Once I have worked on this enough that I feel the horse understands the desired response, I will apply more pressure. What that pressure might be depends on the horse. I want to add pressure that is outside the horse's comfort level.

I had a gelding I had just started under saddle who was goosey when the wind blew. I took the horse to an arena that had noisy metal doors that banged in the wind. I tied the horse around in this manner and two of us on the ground kept the horse pushed up near the clanging doors. When the horse would soften, I would untie him and change sides and go again. In a matter of only 15 minutes this horse was standing quietly as the wind howled around him and the doors banged.

The mare in the picture was taken to a boarding facility away for home for the first time and the noises of the other horses in their stalls scared her when she was in the arena. I tied her around and kept her in the scariest part of the arena until she learned to soften and stand despite the screaming stallions, banging doors and wall kicking.

It is important in this excercise to not untie the horse until it is soft. That teaches the horse the way for it to be free is to be soft and quiet. If when you go to untie the horse, it braces against the rope or rein, apply pressure and release when the horse gives. Sometimes, I'll hold the horse's head when it gives to the pressure to hold the softness in the rein. Some horses need that extra help to understand.

I also use my voice to praise my horses whenever they respond appropriately. Then when they get frightened I can use my voice as reassurance and they will respond. Because petting has been a big part of the reward system of the release, the horse will also respond to touch as comfort and reassurance. Both tools are invaluable with a trapped horse.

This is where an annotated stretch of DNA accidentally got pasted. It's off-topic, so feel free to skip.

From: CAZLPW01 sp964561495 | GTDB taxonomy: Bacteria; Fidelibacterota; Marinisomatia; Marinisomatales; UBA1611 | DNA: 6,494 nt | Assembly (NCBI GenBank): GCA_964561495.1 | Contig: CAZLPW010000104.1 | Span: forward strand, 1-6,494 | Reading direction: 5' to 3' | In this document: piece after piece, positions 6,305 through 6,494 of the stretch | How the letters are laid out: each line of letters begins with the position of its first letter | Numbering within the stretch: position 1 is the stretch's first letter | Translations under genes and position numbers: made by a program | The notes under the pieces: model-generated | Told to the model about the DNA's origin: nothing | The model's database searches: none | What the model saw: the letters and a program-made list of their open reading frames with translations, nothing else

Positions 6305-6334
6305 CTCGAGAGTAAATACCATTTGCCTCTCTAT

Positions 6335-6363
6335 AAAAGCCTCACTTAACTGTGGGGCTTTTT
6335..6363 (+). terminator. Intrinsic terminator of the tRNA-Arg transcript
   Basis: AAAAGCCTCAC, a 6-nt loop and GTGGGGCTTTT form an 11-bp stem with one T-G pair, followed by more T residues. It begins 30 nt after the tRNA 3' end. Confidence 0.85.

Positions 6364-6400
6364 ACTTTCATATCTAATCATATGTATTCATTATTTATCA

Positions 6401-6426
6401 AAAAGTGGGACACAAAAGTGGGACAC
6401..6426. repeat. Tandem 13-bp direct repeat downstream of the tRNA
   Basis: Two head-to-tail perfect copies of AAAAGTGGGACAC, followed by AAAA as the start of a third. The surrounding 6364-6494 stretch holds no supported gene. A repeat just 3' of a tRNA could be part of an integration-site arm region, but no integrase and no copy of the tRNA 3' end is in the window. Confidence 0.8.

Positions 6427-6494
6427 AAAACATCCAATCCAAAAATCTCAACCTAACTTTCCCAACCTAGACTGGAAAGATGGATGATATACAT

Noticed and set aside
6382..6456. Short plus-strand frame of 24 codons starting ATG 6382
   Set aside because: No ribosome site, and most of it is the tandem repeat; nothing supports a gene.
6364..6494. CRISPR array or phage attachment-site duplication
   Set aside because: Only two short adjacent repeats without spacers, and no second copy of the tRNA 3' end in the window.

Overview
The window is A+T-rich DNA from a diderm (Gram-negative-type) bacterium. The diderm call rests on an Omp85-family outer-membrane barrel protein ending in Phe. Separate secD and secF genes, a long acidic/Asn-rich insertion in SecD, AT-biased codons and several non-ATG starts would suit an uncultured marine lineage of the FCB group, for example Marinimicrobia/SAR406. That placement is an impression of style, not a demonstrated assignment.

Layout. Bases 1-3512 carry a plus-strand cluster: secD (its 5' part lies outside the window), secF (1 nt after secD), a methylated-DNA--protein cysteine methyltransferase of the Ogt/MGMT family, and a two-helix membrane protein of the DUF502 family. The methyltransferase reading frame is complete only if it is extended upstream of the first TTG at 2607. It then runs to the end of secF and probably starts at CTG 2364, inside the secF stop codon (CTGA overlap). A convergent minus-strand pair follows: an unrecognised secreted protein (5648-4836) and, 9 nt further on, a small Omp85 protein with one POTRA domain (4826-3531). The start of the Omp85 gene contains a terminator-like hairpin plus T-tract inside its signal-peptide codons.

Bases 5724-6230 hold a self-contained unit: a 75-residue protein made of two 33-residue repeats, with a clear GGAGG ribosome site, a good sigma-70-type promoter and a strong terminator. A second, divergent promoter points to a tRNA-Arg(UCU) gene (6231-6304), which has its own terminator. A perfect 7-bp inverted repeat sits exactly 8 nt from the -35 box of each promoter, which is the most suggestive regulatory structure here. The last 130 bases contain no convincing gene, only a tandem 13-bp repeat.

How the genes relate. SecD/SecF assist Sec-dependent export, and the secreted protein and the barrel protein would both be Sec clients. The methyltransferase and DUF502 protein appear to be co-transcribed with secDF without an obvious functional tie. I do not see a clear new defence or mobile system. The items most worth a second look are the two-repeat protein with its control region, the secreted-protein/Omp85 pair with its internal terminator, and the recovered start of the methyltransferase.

In the event a horse wigs out and fights the pressure of being tied around, applying pressure to the hip until the horse moves forward will cause the horse to soften. Remember a horse may kick out so keep a safe distance when applying pressure to the hip. I use a small whip to tap my horses.

For a younger horse, I may use a different excercise, that one I will describe tomorrow. It is built on the same principle of giving to pressure.


  1. Knowing how to react in confinement is certainly a huge plus with our horses! I think you've inspired my next post at the Diaries... Thanks!

  2. Very interesting concept! I have been reading down through your posts and I am also inspired! I have been very fortunate with my 5 guys to have had only one crash and it was on the cross ties and he got stung and went up and then fell and couldn't get up due to his head being held by the cross ties. Thankfully I was able to release one side but the other was tied as it was broken (not a smart move) and I had to cut it with a pair of scissors. He didn't thrash around and was not injured for which I am very thankful. You have a new faithful reader, I am going to go through more of your posts as I am learning a lot from them. Thanks for stopping by my site, come again. I don't always write about my horses as I have some non-horsey people that read my posts but like to as much as I can get away with! Love the pix of you and the twins, just adorable!!!!!

  3. Hi MiKael

    Another great post. This is all so new to me as I have only been involved with horses on this level for the past 6 years. Up until then I had never owned a horse of my own and just rode the riding school horses that belonged to a friend of mine.

    I am learning a lot, thanks.